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ITIL :: View topic - Release Management: DSL
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Release Management: DSL

 
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JohanCelis
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PostPosted: Mon Mar 05, 2007 5:22 pm    Post subject: Release Management: DSL Reply with quote

I'm working for a small company that makes a few products we try to sell together with our implementation services.

When a new version is released it goes through a release management process and the actual product is stored in electronical form.

I would like to start storing the product deliverables (installation package, user documentation, technical documentation, source code,...) in a physical place. I was thinking about a vault in a bank.
This information would be burnt on a DVD/CD for each release and stored in a vault at a local bank.
A second copy would be stored in the office in a locked cabinet.
The electronical version would still be available to internal people for testing and stuff.

Together with the deliverables I also want to store the tools that is required to compile/build the product.

If I look at what I'm trying to do here it looks a lot like setting up an "Escrow" agreement.

I was hoping to get some different views on my ideas here and in the meanwhile I also have some questions.

1. What are the advantages of storing the deliverables in two physical locations (this is probably obvious to most people but I need to convince the people in the team)
2. Am I going to far with trying to store the development tools together wit hthe source code and stuff (the source code is our biggest asset and I want to protect it)
3. Our product team regularly releases new versions. Will this release management procedure be to heavy for this kind of frequency (2 to 3 releases per month)

Any feedback is appreciated.

Johan Celis
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Jinx003
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PostPosted: Wed Mar 07, 2007 12:31 pm    Post subject: Reply with quote

Hi Johan Celis,

This is my point of view.

1. What are the advantages of storing the deliverables in two physical locations (this is probably obvious to most people but I need to convince the people in the team)

The main advantage of having it stored in two different locations provides contigency for the media. This will help you in a DR (Disaster Recovery) operation. But again, it might be cumbersome to track the inward and outward movements of media in the DSL. As long as you have sufficient resource to the activity, you may do this.

2. Am I going to far with trying to store the development tools together wit hthe source code and stuff (the source code is our biggest asset and I want to protect it)

Well, I wouldnt consider it as going too far. Similar to point 1, in case of a DR, you may be able to bring back your operations faster if you have all the software media stored together.

3. Our product team regularly releases new versions. Will this release management procedure be to heavy for this kind of frequency (2 to 3 releases per month)

Hmm.. well, it might be a bit heavy unless you have the process well established and have sufficient resources. Considering your point that its a small company, it might be a bit hard.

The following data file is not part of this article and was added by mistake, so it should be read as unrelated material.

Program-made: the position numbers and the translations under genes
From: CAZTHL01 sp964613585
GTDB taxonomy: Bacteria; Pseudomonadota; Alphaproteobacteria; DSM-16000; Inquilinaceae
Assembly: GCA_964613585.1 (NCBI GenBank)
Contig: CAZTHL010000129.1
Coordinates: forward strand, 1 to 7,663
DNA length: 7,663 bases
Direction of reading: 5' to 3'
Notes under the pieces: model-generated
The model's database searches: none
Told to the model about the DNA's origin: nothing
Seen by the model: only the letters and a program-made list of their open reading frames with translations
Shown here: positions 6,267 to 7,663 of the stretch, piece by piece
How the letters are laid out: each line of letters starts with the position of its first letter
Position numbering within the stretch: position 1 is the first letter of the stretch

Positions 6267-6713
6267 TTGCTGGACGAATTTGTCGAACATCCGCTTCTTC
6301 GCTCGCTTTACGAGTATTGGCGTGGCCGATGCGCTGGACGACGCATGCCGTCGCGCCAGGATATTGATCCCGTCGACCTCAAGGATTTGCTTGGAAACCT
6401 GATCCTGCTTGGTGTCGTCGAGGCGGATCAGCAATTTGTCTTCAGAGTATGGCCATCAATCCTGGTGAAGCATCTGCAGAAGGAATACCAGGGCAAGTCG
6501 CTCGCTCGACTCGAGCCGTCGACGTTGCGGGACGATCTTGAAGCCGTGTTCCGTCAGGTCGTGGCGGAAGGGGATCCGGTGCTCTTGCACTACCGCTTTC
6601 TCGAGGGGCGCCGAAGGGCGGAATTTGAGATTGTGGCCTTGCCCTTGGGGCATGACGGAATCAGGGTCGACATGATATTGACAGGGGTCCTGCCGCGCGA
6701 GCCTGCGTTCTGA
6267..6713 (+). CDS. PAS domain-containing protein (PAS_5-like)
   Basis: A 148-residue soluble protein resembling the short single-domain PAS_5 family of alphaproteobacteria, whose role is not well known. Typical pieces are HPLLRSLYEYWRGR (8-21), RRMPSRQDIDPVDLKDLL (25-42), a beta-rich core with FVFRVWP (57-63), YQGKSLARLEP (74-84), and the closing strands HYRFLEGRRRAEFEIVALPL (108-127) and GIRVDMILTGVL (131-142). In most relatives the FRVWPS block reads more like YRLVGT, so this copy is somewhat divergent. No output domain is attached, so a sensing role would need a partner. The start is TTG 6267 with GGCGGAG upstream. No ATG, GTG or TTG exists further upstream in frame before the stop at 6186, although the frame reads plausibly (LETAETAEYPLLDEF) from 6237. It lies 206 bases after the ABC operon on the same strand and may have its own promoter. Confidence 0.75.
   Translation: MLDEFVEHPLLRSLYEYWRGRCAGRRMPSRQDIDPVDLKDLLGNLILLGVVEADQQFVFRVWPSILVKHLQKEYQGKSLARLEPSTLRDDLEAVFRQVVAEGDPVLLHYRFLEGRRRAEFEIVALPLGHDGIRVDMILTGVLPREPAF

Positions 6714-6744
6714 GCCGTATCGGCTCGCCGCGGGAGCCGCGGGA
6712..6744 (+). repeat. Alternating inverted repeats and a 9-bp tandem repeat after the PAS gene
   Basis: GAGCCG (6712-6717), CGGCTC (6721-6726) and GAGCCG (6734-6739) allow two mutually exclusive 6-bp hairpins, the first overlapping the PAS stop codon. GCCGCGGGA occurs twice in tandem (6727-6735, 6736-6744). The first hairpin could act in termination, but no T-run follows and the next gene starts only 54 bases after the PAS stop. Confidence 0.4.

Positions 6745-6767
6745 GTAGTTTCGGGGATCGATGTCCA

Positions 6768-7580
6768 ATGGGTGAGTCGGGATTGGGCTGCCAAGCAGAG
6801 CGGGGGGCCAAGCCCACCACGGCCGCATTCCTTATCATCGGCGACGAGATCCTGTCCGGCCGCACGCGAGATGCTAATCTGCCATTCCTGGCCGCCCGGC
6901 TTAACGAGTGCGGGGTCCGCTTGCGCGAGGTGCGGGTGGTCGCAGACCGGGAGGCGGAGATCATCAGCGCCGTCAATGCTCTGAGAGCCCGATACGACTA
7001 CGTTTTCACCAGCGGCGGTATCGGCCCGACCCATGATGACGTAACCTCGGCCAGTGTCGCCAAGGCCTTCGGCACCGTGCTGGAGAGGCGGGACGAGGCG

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JohanCelis
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PostPosted: Thu Mar 08, 2007 10:46 pm    Post subject: Release Management: DSL Reply with quote

Hi Jinx003,

Thanks for your reply.

Johan
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Bally
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PostPosted: Sat Mar 10, 2007 9:30 am    Post subject: Reply with quote

Hi Johan,

Interesting post, Jinx003 makes some excellent points, a few extras to consider.

1. In terms of convincing your team, this will be the hardest objective to achieve, designing processess is easy. You need to change the culture of the team to a service mentality and this is ALWAYS the hardest part of a process change. They will be interested in the 'whatís in it for me', you have to sell all the benefits associated with your new process, this may be in time saved if things go wrong, financial, etc.

Involve them in designing the process to give them ownership and buy-in. They will have good ideas to offer, maybe appoint one of them the owner of the process, empower them and drive it with enthusiasm you really will be surprised at what they will come up with given the chance. Talk about it all the time, measure them against it in their appraisal, stick it in the induction package...etc...

Donít forget your DR plans must be dictated by the business continuity plans of your organization. What you are doing shouldn't be in isolation.

2. No, great idea....but don't forget the licenses....obviously you say but I have seen it done. If you are using the offsite storage for recovery, consider all the components needed to get up and running. H/W S/W docs, licenses, installation documentation, contact numbers, etc.


3. If you embed the process it becomes 'the way'. This comes back to some of my comments in (1). If the process is simple and designed by the people using it they tend not to circumnavigate their own work. make sure you review it regularly so it's relevant to your business and fit for purpose.

Good luck,
Bally
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